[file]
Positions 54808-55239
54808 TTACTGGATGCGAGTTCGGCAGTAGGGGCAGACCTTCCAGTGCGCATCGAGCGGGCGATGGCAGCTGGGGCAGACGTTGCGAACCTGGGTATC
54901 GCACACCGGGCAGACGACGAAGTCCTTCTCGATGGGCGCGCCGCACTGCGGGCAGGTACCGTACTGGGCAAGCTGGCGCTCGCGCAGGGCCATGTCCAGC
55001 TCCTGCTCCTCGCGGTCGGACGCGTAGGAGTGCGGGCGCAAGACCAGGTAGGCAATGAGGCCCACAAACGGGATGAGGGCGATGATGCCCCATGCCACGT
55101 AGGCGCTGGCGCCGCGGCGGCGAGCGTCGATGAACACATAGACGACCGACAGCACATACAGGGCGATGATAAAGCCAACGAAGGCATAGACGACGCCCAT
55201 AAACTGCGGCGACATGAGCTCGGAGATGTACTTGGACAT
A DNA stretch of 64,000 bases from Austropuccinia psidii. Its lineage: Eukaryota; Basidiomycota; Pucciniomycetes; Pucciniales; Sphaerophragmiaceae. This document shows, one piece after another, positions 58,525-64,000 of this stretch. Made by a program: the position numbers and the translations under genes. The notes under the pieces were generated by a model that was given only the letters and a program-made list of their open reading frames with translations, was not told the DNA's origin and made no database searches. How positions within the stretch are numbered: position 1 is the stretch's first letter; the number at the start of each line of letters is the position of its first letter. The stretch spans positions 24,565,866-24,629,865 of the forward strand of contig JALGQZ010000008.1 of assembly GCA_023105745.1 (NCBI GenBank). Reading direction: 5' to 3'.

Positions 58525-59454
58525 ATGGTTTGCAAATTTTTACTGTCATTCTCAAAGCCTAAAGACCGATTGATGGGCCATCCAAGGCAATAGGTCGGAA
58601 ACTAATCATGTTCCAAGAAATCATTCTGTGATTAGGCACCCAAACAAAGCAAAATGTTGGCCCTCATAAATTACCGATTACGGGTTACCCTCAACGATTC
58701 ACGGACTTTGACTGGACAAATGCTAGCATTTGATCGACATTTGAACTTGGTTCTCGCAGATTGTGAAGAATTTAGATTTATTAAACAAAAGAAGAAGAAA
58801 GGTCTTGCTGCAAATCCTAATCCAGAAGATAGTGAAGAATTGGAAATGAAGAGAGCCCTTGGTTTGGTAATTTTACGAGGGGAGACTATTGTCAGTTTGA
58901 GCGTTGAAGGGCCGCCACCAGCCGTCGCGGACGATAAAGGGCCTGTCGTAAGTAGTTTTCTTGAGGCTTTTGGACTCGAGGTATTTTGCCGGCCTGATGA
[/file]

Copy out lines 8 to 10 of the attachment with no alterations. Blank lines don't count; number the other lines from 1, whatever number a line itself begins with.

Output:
Positions 58525-59454
58525 ATGGTTTGCAAATTTTTACTGTCATTCTCAAAGCCTAAAGACCGATTGATGGGCCATCCAAGGCAATAGGTCGGAA
58601 ACTAATCATGTTCCAAGAAATCATTCTGTGATTAGGCACCCAAACAAAGCAAAATGTTGGCCCTCATAAATTACCGATTACGGGTTACCCTCAACGATTC